Featured Playwright Q & A with Conni Massing

1-With upcoming International Women’s Day, as well your participation in the feminist theatre festival in Alberta, “Skirts Afire”, how do you feel about the role and/or roles of women playwrights in Canadian theatre? And how can more opportunities be created?

Like many others I was alarmed to see the statistics (revealed as part of the EIT initiative) about the percentage of plays written by women produced in the professional theatre – especially the downward trend since this was last studied. None of this is simple, of course, because so much of what happens in terms of programming choices is influenced by unconscious biases. But I think we need to work toward having stronger representation of women as artistic directors at Canadian theatres. As individual playwrights, I think we have to reach out to potential producers with more confidence and what I’ll call “aggressive optimism.”


2-The Mommy Monologues, also premiering at Skirts Afire, is what many would consider to be an epic project; a collaboration of eleven female playwrights sharing their views and experiences on motherhood. What would you say was the single greatest challenge in the coming-together of this project? What did you enjoy most about it?

First of all, it has been a glorious experience participating in a show that features the work of so many talented women. I’ve also enjoyed seeing the astonishing diversity represented in the stories. I’ll confess to having some preconceptions about how my colleagues would respond to the assignment but the notion of mothering has been explored, defined and redefined in ways I never imagined.

The single greatest challenge? I think it has been difficult for the commissioning producer and the dramaturg to hold us all to the prescribed length for the monologues–it seems everyone has quite a lot to say about this subject!


3-In addition to writing books (Roadtripping..) for one, you’ve also done a fair amount of writing for television, film, and even radio – was it always your intention to delve into numerous genres with your writing, or did it just happen?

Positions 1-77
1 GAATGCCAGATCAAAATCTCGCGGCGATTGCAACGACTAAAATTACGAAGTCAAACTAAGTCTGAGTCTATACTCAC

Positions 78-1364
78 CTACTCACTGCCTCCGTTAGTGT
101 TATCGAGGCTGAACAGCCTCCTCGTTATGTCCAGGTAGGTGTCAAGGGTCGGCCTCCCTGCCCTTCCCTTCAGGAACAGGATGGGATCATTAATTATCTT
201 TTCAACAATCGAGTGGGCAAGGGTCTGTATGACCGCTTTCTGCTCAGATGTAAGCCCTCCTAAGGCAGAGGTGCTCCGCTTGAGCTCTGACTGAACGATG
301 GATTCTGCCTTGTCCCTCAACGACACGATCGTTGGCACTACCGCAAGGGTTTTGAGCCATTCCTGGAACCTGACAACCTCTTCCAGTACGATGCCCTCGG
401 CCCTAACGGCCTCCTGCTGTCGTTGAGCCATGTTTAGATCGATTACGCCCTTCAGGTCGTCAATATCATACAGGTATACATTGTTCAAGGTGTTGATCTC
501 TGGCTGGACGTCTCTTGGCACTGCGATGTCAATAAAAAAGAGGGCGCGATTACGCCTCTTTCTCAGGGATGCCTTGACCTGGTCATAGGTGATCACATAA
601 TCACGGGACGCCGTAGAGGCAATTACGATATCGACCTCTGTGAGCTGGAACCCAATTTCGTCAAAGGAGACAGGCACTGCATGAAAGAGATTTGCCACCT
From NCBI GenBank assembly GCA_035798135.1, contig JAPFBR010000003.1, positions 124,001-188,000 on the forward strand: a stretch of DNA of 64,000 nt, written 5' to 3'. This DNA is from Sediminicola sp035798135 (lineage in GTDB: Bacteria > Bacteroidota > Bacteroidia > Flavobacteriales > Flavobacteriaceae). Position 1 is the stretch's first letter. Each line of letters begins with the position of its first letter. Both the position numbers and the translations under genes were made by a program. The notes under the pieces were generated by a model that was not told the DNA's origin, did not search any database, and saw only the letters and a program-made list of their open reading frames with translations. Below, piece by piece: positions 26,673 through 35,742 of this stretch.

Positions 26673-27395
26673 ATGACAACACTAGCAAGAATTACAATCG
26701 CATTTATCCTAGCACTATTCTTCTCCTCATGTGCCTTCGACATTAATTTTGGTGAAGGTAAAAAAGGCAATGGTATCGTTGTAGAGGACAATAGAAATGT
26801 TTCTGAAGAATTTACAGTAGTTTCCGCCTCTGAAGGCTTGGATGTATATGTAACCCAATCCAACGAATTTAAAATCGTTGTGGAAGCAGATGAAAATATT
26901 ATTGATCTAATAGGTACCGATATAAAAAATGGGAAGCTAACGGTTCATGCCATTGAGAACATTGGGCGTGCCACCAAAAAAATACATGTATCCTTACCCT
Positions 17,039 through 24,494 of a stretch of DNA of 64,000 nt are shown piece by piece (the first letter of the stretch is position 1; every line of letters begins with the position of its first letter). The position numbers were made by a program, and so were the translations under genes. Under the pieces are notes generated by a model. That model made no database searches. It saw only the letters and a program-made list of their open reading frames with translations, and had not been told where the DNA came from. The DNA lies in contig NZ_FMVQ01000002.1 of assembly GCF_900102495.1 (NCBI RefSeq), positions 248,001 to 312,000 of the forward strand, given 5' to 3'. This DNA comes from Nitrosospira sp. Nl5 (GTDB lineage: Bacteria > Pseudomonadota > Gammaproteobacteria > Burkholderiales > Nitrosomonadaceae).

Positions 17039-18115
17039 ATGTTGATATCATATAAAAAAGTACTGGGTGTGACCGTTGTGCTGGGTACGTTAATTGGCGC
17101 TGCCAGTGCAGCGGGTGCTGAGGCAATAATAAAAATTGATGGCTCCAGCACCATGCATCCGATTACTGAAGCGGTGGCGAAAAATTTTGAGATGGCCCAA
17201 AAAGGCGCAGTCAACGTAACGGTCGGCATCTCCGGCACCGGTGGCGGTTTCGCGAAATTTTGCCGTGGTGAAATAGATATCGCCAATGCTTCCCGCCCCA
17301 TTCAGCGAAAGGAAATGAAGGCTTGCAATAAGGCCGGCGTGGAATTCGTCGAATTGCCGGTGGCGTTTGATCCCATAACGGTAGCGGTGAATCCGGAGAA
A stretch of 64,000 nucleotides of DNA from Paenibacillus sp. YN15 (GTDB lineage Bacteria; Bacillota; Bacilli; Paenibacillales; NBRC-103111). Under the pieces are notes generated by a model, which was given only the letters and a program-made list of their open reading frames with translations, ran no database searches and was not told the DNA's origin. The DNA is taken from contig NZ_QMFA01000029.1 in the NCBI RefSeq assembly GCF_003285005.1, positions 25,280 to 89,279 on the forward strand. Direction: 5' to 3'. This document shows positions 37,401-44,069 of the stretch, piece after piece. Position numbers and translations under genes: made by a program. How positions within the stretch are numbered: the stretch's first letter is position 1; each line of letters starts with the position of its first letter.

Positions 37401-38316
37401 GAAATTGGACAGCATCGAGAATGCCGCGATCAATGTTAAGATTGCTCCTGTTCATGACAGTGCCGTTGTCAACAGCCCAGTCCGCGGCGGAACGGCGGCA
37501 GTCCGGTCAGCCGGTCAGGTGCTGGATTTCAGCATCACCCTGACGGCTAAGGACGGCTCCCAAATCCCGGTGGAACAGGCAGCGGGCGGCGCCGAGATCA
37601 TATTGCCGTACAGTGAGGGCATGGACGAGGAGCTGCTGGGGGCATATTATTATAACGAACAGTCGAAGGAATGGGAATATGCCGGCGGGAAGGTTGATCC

Mostly I think it’s a function of the fact that every story demands its own form. While I started out as a playwright, I found at some point that my imagination was straying to ideas more suited to television and film–and occasionally even creative non-fiction. I’ve moved back and forth between genres ever since. The other consideration is pragmatic. In order to thrive and survive as a free-lance artist, especially living outside the major centres, the rule is “diversify or die.”


4- Which Canadian playwright(s) are you most inspired by, or whose work do you most enjoy (among Canadian playwrights)?

There are so many inspirations and too many wonderful playwrights to list but a few of the plays and playwrights that have been speaking most strongly to me in the last couple of years include…

 “Mouthpiece” by Norah Sadava and Amy Nostbakken, “CafĂ© Daughter” by Kenneth T. Williams,  “Pike Street” by Nilaja Sun as well as work by Colleen Murphy, Karen Hines, Joan Macleod and Matthew Mackenzie.


5- What’s next for Conni Massing?

My new play “Matara” will also be featured at the Skirtsafire festival as a staged reading so that’s top of mind right now. But then I’m back to my work-in-progress, a new play which features a series of encounters between Joan of Arc and Dorothy Parker. I’m also busy adapting one of my plays for television.